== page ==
After months of secrecy, including asserting its trial concept store in Los Angeles was part of a film set, the first 15 of up to 1,000 stores opened to a warm reception from analysts and consumers.
Many stores will be in so-called ‘food deserts that food retailers have not touched for 20 years’ (US chief executive Tim Mason in the Daily Mail, 4 December). Selling mostly own-brand items, the stores have also introduced the concept of ‘self-service’ to the US, ‘where many stores still carry your groceries to your car’ (The Daily Telegraph, 3 December).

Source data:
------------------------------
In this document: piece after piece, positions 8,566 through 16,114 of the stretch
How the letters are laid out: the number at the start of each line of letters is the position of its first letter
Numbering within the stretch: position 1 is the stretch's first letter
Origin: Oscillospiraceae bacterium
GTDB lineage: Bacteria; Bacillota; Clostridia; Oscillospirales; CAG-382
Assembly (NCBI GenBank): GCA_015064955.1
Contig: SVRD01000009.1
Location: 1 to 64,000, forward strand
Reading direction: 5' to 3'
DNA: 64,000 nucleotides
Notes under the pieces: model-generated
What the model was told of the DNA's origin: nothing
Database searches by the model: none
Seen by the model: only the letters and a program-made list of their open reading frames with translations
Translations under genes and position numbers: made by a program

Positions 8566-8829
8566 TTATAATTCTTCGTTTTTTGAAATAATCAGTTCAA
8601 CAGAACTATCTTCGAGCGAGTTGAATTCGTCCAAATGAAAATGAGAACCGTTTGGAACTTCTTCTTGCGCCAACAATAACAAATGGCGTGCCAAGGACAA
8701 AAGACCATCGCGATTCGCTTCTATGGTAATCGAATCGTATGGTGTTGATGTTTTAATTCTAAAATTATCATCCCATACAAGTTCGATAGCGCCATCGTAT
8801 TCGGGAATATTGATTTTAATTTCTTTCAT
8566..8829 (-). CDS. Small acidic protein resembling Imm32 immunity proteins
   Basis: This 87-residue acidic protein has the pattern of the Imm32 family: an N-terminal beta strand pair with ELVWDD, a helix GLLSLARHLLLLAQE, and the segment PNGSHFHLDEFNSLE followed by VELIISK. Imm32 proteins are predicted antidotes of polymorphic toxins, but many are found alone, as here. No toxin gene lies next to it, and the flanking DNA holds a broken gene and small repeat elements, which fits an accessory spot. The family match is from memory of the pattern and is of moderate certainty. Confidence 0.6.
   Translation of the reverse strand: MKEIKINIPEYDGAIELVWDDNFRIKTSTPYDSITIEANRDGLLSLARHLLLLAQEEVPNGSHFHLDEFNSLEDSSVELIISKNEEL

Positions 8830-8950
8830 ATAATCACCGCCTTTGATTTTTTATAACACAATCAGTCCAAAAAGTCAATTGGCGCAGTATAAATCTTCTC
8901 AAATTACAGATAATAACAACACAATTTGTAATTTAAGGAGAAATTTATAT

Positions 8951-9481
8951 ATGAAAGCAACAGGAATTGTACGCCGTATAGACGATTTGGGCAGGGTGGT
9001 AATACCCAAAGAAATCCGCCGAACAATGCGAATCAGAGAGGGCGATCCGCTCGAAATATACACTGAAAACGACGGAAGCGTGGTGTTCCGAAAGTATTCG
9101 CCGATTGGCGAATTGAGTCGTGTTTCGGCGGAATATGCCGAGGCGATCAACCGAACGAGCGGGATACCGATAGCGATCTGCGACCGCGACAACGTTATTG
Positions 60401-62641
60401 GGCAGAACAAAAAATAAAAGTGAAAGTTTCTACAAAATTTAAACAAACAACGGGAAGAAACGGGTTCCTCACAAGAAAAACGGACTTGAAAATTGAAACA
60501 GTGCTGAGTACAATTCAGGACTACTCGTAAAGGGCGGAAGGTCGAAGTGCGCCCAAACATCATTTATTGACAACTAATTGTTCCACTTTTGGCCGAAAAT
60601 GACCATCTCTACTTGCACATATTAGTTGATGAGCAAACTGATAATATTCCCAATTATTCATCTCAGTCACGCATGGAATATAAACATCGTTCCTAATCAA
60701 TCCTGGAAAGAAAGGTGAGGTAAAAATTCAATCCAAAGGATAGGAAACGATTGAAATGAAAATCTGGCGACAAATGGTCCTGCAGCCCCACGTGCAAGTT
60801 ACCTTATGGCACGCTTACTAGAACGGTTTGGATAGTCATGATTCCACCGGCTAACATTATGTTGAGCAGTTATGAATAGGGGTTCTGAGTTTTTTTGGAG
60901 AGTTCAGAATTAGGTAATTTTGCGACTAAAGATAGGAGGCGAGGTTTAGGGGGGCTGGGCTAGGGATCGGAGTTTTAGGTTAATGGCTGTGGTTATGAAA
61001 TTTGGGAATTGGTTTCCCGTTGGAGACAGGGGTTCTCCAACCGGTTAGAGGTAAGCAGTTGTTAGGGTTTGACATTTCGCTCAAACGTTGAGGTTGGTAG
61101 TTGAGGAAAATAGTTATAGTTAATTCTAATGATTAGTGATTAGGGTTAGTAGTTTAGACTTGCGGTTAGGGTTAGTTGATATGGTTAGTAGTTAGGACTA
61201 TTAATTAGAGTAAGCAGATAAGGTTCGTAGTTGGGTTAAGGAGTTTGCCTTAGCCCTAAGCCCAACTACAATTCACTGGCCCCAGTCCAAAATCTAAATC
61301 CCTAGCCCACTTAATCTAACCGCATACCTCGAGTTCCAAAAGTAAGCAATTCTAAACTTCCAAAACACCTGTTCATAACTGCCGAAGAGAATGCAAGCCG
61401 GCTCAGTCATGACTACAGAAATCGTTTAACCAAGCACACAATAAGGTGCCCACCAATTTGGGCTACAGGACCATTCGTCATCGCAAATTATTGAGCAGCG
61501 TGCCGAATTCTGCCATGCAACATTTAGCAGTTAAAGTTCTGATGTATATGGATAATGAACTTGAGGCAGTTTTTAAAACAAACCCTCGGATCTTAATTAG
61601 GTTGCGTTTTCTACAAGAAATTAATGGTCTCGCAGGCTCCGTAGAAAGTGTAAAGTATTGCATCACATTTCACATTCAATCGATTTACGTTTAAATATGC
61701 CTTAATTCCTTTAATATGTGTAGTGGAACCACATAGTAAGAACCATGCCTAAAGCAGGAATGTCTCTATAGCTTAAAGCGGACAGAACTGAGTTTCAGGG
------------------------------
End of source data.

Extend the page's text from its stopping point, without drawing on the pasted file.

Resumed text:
Despite assurances from Tesco that ‘there is nothing we believe that will affect the operation or further rollout of the business’ (The Times, 1 December), union-backed protest groups have forced a re-examination of environmental controls at its giant Riverside distribution centre in LA. In a country where both M&S and Sainsbury’s failed to build a significant presence, Tesco is hoping the new concept of cheap, fresh produce and ready-meals will resonate with consumers.